Well, finally Nasdaq has done the smart thing, at least get a foot in with LSE. It has just acquired a strategic 15% stake in LSE. Though not a controlling stake, it is a very smart move as it places Nasdaq at the front of the queue should anyone else wants to sell. This also securitised ties with LSE and would stave off any potential bids from NYSE or Euronext. Nasdaq has had to acquire aggressively because its spate of new listings have been drying up. Much of the blame can be attributed to the introduction of Sarbanes-Oxley law (SOX). SOX was introduced after the Enron and WorldCom scandals in 2002. However, the SOX were more onerous and burdensome and many new listings opted to go via London instead of the US.
SOX itself is more qualitative as an "accounting standard". The actual compliance is not that big, but new wordy introductions and requirements tend to have the effect of scaring companies off. The most troublesome part would have to be the company's regulatory structure and the governance with regards to any changes. Provisions in SOX that forces companies to have their internal controls certified by auditors borders on the excessive. The London Stock Exchange has managed to lure more Asian listings over the last 3 years as the US tied itself in knots with reglations.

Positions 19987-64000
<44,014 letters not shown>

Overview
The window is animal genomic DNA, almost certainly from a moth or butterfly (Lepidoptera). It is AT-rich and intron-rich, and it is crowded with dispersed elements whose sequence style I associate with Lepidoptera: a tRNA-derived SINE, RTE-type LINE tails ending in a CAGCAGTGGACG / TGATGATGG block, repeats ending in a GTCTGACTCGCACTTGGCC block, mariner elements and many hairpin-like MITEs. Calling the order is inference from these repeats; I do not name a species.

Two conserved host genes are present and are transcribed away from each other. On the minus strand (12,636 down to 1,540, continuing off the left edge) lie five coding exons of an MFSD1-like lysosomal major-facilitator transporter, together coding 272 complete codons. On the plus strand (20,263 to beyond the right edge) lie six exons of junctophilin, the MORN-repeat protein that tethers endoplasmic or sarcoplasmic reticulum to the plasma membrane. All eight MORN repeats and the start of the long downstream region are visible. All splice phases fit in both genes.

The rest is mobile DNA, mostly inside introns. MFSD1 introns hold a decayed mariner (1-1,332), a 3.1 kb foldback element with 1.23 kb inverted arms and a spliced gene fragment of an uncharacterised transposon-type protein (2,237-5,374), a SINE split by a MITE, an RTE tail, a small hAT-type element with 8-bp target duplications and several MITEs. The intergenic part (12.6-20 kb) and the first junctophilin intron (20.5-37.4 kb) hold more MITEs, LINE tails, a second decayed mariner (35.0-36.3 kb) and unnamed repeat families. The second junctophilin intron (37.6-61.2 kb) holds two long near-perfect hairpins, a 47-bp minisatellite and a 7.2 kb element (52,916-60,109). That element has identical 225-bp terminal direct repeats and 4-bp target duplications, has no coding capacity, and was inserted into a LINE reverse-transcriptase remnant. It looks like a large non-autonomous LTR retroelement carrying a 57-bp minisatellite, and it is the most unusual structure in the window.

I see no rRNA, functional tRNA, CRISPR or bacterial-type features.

SOX in itself is good, and would point to better governance, however, the regulators have to be aware that better governance makes more sense with US companies that are already listed. For foreign companies contemplating a listing, the SOX adds unecessary cost and paperwork. If SOX really is effective and important, companies raising funds WITHOUT SOX rules should be paying higher interest rates, and those complying with SOX should be paying lower rates for funding. Presently, there is no such distinction. If the lenders are not making the distinction and pricing nuances, it means SOX as a whole is more hot air than substance.